Today’s Top Alzheimer’s News

MUST READS

According to an August 4, 2017 Medscape article, a new study showed that the apolipoprotein E gene (APOE), which is linked to Alzheimer's disease, also increases risk for late-life depression. According to lead study author, Roseanna G. Scott, of the University of Central Florida, Orlando, “We found that vascular burden ― things like hypertension, diabetes, or other heart problems ― and having an APOE4 allele were both risk factors for developing depression as the cohort aged, but they were completely independent of one another in our sample."

An August 4, 2017 AlzForum article focused on the continued search through the human genome for clues about Alzheimer’s disease risk. Scientists are utilizing exome genotyping to find rare variants associated with late-onset AD. “In an ideal world, one would sequence the complete genomes of maybe hundreds of thousands of individuals,” said Julie Williams from Cardiff University in Wales. 

DISPARITIES SPOTLIGHT

An August 4, 2017 Capital Public Radio segment and article focused on a new five-year study from UC Davis which will investigate why so many Latinos are developing Alzheimer’s disease. Latinos have about a 1.5 times higher chance of having dementia than whites. The study will use 16,000 Latino patients from multiple cities, and include a survey about cognitive function and comparative brain scans.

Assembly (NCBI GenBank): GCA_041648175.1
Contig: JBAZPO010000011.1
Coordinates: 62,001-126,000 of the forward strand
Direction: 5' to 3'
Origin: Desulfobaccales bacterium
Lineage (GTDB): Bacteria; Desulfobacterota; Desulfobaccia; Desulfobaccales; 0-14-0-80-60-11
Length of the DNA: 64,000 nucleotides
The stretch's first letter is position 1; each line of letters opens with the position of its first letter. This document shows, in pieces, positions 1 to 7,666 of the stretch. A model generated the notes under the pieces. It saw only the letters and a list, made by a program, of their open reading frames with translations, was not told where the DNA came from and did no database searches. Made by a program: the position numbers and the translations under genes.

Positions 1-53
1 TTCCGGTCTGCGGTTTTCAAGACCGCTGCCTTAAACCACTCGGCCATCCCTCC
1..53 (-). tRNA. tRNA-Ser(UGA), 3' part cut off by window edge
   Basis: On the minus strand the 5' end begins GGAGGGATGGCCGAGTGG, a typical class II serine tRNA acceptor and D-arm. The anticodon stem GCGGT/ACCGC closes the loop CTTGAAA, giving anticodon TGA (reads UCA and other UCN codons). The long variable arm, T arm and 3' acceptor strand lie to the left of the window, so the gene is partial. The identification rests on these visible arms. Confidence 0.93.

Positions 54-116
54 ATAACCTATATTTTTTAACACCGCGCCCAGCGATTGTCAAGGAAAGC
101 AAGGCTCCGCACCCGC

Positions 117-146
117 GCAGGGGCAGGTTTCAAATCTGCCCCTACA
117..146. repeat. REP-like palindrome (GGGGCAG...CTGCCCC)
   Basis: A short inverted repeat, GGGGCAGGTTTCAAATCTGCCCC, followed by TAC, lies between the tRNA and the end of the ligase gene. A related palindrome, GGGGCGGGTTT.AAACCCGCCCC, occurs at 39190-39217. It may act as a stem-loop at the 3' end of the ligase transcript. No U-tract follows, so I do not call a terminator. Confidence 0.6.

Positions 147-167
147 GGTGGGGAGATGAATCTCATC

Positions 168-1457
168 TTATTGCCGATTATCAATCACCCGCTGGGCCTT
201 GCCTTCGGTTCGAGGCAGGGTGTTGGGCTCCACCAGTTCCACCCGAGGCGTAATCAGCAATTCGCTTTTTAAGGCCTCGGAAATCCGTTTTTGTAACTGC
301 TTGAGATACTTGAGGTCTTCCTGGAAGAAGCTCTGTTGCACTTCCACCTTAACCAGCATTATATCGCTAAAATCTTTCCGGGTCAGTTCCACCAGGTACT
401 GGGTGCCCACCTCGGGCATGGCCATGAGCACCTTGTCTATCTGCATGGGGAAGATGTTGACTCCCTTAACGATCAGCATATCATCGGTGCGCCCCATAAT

An August 2, 2017 Huffington Post article by Rochaun Meadows-Fernandez recounted the story of her grandmother’s Alzheimer’s disease. As a black woman, her grandmother was twice as likely to suffer from AD than whites based on a host of factors including poverty, lack of access to education and health care, and heightened physical and mental stress. According to the author, “But among the lessons she taught me, I take with me the importance of fighting to reduce the stigma related to health problems like hers. If we talk about them, we can find a way to fight them.”

REGIONAL PERSPECTIVES

An August 4, 2017 USC News article focused on four “Alzheimer’s disease rock stars” - USC’s Paul Aisen, Laura Mosqueda, Arthur Toga and Berislav Zlokovic - at the fifth annual “Deal With It” conference hosted by the Motion Picture & Television Fund. According to Scott Kaiser, the Fund’s Chief Innovation Officer, “For me, it was kind of like doing a panel with The Beatles. I mean, I was really up there with legends, with the rock stars of the field.”

VETERANS SPOTLIGHT

An August 4, 2017 Medical News Today article reported that researchers found a molecular link between neuropsychiatric conditions in childhood, such as post-traumatic stress disorder (PTSD), and developing Alzheimer's disease later in life. Soldiers who had PTSD in their youth are twice as likely to develop AD disease by the age of 65.

^ Back to Top